Windows XP Look & Feel with manifest


Windows XP has a new Common Controls library comctl32.dll version 6, which implements XP’s look & feel.

comctl32.dll version 6 is a side by side assembly deployed to %windir%\WinSxs (the equavalent of GAC in Fusion/Win32).

For compatibility reason, by default your application will use the comctl32.dll version 5 in %windir%\system32, unless you specify that you want comctl32.dll version 6 using a manifest file.

Here is an example of the manifest file:

c:\more fuslogvw.exe.manifest

<assembly xmlns=”urn:schemas-microsoft-com:asm.v1″ manifestVersion=”1.0″>
<assemblyIdentity version=”1.0.0.0″ name=”Microsoft.FUSLOGVW” type=”win32″ />
<description>Microsoft .Net Framework Assembly Binding Log Viewer</description>
<dependency>
<dependentAssembly>
<assemblyIdentity type=”win32″ name=”Microsoft.Windows.Common-Controls” version=”6.0.0.0″ processorArchitecture=”*” publicKeyToken=”6595b64144ccf1df” language=”*” />
</dependentAssembly>
</dependency>
</assembly>

It is crucial that you say ‘processorArchitecture=”*” in the manifest file. If you mention ”processorArchitecture=”x86″‘, your application will not be able to launch in 64 bit Windows.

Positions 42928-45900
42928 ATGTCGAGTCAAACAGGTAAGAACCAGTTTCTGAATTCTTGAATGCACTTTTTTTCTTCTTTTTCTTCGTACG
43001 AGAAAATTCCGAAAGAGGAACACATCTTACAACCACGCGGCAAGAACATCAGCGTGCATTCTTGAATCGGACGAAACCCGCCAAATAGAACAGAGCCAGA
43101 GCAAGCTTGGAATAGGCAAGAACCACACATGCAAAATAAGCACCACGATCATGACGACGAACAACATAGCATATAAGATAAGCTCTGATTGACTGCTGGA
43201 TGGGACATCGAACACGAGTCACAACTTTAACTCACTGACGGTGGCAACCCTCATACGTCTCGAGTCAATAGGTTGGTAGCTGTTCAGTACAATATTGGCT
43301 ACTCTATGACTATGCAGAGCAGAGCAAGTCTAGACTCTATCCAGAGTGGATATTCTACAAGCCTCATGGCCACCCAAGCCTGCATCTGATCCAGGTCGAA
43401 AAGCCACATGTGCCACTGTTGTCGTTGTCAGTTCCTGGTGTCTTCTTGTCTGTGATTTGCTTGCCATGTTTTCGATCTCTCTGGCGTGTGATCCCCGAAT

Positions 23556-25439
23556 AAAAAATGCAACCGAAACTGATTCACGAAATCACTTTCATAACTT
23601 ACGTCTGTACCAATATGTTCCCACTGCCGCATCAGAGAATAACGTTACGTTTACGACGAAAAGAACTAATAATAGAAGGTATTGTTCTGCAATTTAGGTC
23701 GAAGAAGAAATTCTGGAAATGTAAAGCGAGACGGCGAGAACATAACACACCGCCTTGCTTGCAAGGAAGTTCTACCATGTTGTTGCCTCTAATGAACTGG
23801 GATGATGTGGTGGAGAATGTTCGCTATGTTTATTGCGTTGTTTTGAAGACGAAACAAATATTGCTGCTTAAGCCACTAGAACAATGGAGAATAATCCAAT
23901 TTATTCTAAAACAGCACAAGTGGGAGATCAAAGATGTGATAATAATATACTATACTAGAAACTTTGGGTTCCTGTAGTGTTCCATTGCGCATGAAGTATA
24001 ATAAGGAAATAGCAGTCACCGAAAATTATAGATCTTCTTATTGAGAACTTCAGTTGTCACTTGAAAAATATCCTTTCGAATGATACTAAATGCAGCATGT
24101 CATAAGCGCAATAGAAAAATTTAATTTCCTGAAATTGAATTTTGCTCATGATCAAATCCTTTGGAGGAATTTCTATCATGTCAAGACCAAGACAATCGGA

Comments (6)

  1. Matt Hawley says:

    Great for 1.0, however in 1.1, all you have to do is call Application.EnableVisualStyles() prior to launching your form. In fact, an even better method, is to use a 3rd party assembly from Skybound (www.skybound.ca) … its the "VisualStyles" free assembly.

  2. The manifest works for everything, not just for managed applications.

    The example I shown is on fuslogvw.exe, which is an unmanaged application.

  3. Simon says:

    I’ll give this a try – the standard visual styles support leaves a LOT of bugs behind, simple ones too – like clicking on the scrollbars of a combobox.

    Hopefully it’ll work better using version 6 of comctl32…

  4. Jesse says:

    If you put "processorArchitecture="x86"" will the application fail compeltely on 64bit Windows, or will it just run in 32bit mode?

  5. If the application is a native 64 bit application, it will completely fail. If it is a 32 bit application, then it will run in 32 bit mode. Manifest does not decide which mode the application runs. The PE does.

  6. Dan says:

    If you happen to be writing a VB6 app it is possible by also calling InitCommonControls, but not supported.

    See:

    http://support.microsoft.com/?id=309366